Pumpcon 2008 Speakers:
A recent recipient of his bachelor's degree in sociology, AssRabbit wrote his undergraduate thesis on the "social memories" embedded in one of today's most well known websites, Wikipedia. His talk will explore the way in which the latter are established and how cohorts respond to their collective memories being distorted. Sound good?
How not to get yourself sued for doing stupid stuff
Jur1st is both a lawyer and a geek.
The Texas Instruments MSP430 low-power microcontroller is used in many medical, industrial, and consumer devices. It may be programmed by JTAG, Spy-Bi-Wire, or a serial BootStrap Loader (BSL) which resides in masked ROM.
By design, JTAG may be disabled by blowing a fuse. The BSL may be disabled by setting a value in flash memory. When enabled, the BSL is protected by a 32-byte password. If these access controls are circumvented, a device's firmware may be extracted or replaced.
This lecture continues where the previous lecture from Black Hat USA left off. While the previous part focused on the discovery of the timing vulnerability and its origin, this lecture will focus on the exploitation of the vulnerability. Topics include PCB design and fabrication, the stretching of timing in a bit-banged serial port, observation of timing differences on the order of a microsecond, and the hell of debugging such a device.
Travis Goodspeed is a neighborly reverse engineer from Knoxville in the Sovereign Republic of Southern Appalachia. He hacks 8/16-bit microcontrollers, the Texas Instruments MSP430 in particular.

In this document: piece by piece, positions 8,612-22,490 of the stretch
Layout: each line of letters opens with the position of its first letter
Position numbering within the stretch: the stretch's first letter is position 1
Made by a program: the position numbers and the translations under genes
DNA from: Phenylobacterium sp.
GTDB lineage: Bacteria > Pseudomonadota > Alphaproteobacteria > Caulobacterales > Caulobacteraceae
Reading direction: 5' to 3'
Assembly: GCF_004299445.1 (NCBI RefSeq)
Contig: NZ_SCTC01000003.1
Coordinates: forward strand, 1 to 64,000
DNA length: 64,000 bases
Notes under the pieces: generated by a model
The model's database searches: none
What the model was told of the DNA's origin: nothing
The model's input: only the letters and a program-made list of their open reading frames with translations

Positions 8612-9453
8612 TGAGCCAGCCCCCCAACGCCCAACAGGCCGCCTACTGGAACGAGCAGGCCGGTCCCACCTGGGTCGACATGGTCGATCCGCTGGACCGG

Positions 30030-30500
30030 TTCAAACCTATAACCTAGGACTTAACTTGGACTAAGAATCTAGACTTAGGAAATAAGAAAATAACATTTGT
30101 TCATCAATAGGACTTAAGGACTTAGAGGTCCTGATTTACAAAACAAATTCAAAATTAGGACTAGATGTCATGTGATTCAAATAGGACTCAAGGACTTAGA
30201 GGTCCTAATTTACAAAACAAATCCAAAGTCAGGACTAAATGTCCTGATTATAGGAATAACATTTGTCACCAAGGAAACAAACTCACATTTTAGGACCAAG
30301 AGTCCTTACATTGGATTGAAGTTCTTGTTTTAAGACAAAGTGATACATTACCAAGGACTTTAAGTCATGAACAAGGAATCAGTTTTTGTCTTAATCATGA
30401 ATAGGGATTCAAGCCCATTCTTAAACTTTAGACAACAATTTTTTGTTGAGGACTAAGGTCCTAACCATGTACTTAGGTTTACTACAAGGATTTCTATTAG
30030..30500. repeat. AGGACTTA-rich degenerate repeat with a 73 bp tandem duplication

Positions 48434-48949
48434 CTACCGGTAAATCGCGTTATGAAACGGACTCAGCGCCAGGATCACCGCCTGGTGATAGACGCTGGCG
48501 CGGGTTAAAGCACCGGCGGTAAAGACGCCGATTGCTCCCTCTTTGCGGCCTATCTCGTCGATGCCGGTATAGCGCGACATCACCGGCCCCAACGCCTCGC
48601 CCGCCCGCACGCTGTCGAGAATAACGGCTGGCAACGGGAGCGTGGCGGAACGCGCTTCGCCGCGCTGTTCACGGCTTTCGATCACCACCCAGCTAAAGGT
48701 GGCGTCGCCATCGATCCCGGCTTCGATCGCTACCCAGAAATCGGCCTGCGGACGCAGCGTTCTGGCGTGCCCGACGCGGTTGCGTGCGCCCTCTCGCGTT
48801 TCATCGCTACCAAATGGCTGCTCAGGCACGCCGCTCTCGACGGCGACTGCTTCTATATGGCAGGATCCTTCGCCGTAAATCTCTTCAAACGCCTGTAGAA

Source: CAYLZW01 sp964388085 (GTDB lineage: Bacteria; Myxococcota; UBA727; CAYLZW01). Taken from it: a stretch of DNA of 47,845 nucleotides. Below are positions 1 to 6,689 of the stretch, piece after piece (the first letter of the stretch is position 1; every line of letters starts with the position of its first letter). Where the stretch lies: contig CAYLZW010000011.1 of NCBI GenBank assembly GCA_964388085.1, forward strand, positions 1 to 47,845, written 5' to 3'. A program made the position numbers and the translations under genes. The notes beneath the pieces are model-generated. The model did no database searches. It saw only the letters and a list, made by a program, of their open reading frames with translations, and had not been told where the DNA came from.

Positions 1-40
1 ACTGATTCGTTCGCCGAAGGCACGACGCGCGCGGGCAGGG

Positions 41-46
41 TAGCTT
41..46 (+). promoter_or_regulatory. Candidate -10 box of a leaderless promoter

Disclosing Security Vulnerabilities: How to do it Responsibly?
Disclosure of security vulnerabilities is done for many reasons. Some of these reasons include: an interest in improving security; warning the public before those with nefarious interests exploit the vulnerability; or for public recognition of skills. There are also different ways to do it including in print or presentations at conferences. Considering both the reasons for disclosure and how it is done affects how security vulnerability research is accepted by the general public, the security community, law enforcement and by the designer of the product being critiqued. This presentation includes how disclosure has historically been done and the differences between the computer and electronic security communities as compared to physical security (locks, alarms, etc.) communities. Relevant legislation, intellectual property considerations and applicable criminal law will be discussed.
Tiffany Strauchs Rad is the President of ELCnetworks, LLC, a technology and business development consulting firm with offices in Portland, Maine. She is also a part-time professor in the computer science department at the University of Southern Maine teaching computer law and ethics. Her academic background includes study of international law, intellectual property, and policy at Oxford University in England, Tsinghua University in Beijing, China, Franklin Pierce Law Center in New Hampshire, and Carnegie Mellon University, Pittsburgh, Pennsylvania.
PLUS Special Suprise Guests!!!